|Faculty or Section :||Faculty of Health, Engineering and Sciences|
|School or Department :||School of Psychology and Wellbeing|
|Student contribution band :||Professional Pathway Psych|
|Grading basis :||Graded|
|Version produced :||27 June 2022|
Pre-requisite: Students must be enrolled in one of the following Programs: GCAD or GDCN or MPPS or GCCO or MCCO
Assessment is the foundation of effective treatment planning and intervention in all areas of health service. Quality assessment provides key information about the frequency, intensity, and duration of a particular problem, in this case, substance misuse. It also provides a baseline against which changes and post-treatment improvements can be measured. As such, a sound assessment methodology forms part of the health practitioner’s evidence base.
As for other courses in the alcohol and drug studies specialisation this course is divided into three parts. The first part concerns principles of assessment, and includes an overview of psychometrics and some of the technical limits that may arise when working with a substance using population. The second part focuses on the core skills of assessment, in terms of how to assess individual patterns of substance use, assessment for predisposing biological factors and precipitating psychosocial factors, assessment for co-morbid mental health problems, risk assessment for suicide, and assessment for change readiness as a foundation for treatment planning. Students are introduced to a range of assessment methods and tools, and guided through the process of critiquing the efficacy of each in their practice settings with respect to various client presentations. The final component of the course pertains to ethics and culture, both of which are either mandated or recommended aspects of training in the health professions. The course follows a structured 10-module format to address the knowledge based components, while the skills components are completed on an ongoing basis and link to the major assignment, an assessable skills demonstration.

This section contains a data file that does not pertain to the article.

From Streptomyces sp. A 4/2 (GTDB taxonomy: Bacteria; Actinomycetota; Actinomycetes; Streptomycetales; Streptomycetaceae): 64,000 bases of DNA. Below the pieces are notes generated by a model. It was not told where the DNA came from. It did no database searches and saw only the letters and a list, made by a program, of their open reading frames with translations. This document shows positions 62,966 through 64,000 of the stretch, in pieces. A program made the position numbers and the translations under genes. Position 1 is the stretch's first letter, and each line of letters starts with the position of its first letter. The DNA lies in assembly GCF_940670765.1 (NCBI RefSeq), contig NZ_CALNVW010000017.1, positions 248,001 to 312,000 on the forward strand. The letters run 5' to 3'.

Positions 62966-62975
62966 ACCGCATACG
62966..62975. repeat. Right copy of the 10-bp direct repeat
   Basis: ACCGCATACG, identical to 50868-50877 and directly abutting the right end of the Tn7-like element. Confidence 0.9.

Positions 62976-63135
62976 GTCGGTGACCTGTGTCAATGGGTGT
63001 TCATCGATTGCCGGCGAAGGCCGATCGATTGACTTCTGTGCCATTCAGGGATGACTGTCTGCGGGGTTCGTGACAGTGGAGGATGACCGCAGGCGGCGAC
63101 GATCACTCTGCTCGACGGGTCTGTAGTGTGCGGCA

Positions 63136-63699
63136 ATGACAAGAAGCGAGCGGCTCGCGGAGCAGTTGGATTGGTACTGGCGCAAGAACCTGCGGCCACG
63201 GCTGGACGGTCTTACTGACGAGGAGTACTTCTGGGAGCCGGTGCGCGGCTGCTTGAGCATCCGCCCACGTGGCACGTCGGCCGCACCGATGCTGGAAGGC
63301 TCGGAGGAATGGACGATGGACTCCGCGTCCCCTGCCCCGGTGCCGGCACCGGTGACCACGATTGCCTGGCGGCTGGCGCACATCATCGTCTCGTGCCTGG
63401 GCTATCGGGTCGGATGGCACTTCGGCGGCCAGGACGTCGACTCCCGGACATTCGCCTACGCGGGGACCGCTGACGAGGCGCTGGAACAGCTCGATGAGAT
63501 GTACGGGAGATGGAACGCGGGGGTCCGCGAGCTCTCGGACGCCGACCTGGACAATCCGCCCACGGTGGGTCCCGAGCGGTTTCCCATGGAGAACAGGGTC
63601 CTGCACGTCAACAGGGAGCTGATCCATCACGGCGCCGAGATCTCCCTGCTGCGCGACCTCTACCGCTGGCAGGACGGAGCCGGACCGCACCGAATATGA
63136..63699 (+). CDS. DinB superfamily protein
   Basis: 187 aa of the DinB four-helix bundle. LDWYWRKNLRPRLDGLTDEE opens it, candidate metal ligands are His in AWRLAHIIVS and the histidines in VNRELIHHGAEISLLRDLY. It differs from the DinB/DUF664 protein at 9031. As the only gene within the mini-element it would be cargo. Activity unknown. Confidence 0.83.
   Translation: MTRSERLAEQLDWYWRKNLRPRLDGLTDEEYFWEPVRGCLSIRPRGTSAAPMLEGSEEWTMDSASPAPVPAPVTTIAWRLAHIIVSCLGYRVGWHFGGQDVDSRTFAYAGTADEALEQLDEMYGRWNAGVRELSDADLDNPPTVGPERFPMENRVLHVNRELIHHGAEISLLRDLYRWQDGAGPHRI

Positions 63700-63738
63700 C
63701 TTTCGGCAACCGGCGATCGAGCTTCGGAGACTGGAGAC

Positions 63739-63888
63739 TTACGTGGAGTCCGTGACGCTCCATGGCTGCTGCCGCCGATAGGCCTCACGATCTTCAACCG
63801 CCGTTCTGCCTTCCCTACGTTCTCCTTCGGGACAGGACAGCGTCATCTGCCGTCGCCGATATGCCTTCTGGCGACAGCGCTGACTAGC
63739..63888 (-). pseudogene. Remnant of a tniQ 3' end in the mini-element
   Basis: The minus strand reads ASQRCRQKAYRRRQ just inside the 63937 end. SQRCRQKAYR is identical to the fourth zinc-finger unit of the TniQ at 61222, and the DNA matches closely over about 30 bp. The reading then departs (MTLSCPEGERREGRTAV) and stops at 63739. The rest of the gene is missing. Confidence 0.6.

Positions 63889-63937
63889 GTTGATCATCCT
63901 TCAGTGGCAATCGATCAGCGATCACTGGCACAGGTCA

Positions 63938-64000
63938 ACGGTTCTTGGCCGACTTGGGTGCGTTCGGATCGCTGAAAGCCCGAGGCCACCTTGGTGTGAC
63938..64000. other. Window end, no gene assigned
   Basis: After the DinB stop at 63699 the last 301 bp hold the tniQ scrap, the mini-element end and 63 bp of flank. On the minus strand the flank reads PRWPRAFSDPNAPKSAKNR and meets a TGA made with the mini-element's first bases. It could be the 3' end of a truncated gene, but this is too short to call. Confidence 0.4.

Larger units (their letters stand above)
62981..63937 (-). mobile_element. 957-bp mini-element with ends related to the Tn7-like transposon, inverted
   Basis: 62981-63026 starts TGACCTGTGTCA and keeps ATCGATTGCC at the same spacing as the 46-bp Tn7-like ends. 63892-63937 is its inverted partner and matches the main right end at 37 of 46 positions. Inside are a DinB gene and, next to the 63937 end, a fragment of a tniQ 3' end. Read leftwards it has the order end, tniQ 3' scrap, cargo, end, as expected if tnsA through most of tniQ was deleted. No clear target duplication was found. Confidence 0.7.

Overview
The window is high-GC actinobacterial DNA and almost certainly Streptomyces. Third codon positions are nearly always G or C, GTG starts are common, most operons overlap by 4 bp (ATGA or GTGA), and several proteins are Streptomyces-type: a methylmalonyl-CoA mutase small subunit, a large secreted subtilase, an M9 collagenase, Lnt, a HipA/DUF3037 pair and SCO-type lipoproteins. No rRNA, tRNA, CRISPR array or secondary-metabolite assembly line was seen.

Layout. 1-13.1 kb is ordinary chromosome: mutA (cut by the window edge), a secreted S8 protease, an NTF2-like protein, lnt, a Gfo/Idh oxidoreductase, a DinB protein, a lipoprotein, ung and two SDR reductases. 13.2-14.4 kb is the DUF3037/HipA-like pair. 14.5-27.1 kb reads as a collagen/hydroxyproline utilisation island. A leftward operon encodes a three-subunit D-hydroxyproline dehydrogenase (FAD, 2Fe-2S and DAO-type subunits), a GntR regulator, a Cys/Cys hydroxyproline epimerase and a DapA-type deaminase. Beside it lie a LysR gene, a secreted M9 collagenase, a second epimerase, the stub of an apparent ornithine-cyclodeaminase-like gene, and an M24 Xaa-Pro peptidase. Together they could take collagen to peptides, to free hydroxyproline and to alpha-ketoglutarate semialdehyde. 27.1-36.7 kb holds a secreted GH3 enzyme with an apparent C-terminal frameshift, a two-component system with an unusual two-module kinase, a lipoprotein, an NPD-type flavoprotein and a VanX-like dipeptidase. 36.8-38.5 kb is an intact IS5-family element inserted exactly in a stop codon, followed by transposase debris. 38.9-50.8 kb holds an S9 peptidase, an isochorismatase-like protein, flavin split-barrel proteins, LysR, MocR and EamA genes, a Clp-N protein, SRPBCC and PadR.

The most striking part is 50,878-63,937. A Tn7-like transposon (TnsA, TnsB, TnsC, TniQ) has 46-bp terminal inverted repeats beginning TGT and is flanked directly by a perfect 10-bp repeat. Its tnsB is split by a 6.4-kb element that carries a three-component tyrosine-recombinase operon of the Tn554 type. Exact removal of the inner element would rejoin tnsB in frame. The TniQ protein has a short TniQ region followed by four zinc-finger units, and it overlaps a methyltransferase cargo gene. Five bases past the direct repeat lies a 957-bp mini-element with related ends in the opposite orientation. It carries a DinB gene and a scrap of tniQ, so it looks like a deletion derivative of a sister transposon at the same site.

|Semester 1, 2022||Online|